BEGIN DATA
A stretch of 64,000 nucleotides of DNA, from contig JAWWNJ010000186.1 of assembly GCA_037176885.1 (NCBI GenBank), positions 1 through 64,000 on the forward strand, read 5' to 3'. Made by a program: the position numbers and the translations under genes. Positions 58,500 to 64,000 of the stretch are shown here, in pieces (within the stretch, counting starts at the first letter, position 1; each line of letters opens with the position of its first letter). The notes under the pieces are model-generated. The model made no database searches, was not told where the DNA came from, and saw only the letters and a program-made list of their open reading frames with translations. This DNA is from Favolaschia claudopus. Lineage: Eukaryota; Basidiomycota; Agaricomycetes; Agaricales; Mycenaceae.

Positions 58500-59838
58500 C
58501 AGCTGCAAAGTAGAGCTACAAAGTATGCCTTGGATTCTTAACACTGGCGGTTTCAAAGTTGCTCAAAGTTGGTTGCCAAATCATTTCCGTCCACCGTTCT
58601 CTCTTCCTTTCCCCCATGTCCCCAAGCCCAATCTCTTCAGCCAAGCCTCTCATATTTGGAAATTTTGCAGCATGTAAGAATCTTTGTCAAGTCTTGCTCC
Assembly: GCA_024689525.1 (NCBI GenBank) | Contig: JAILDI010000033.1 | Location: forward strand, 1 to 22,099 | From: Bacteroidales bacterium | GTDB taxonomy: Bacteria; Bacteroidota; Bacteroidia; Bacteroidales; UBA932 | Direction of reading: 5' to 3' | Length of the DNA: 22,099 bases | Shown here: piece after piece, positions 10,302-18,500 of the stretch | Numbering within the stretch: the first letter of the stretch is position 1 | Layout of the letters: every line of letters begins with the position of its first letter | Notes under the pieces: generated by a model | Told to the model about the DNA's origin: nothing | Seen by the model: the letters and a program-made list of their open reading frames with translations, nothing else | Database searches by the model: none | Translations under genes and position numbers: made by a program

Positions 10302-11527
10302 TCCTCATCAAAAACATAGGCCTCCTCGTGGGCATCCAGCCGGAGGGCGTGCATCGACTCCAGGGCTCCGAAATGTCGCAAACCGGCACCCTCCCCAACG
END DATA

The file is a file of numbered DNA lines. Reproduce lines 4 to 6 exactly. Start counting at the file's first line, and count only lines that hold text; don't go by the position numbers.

58501 AGCTGCAAAGTAGAGCTACAAAGTATGCCTTGGATTCTTAACACTGGCGGTTTCAAAGTTGCTCAAAGTTGGTTGCCAAATCATTTCCGTCCACCGTTCT
58601 CTCTTCCTTTCCCCCATGTCCCCAAGCCCAATCTCTTCAGCCAAGCCTCTCATATTTGGAAATTTTGCAGCATGTAAGAATCTTTGTCAAGTCTTGCTCC
Assembly: GCA_024689525.1 (NCBI GenBank) | Contig: JAILDI010000033.1 | Location: forward strand, 1 to 22,099 | From: Bacteroidales bacterium | GTDB taxonomy: Bacteria; Bacteroidota; Bacteroidia; Bacteroidales; UBA932 | Direction of reading: 5' to 3' | Length of the DNA: 22,099 bases | Shown here: piece after piece, positions 10,302-18,500 of the stretch | Numbering within the stretch: the first letter of the stretch is position 1 | Layout of the letters: every line of letters begins with the position of its first letter | Notes under the pieces: generated by a model | Told to the model about the DNA's origin: nothing | Seen by the model: the letters and a program-made list of their open reading frames with translations, nothing else | Database searches by the model: none | Translations under genes and position numbers: made by a program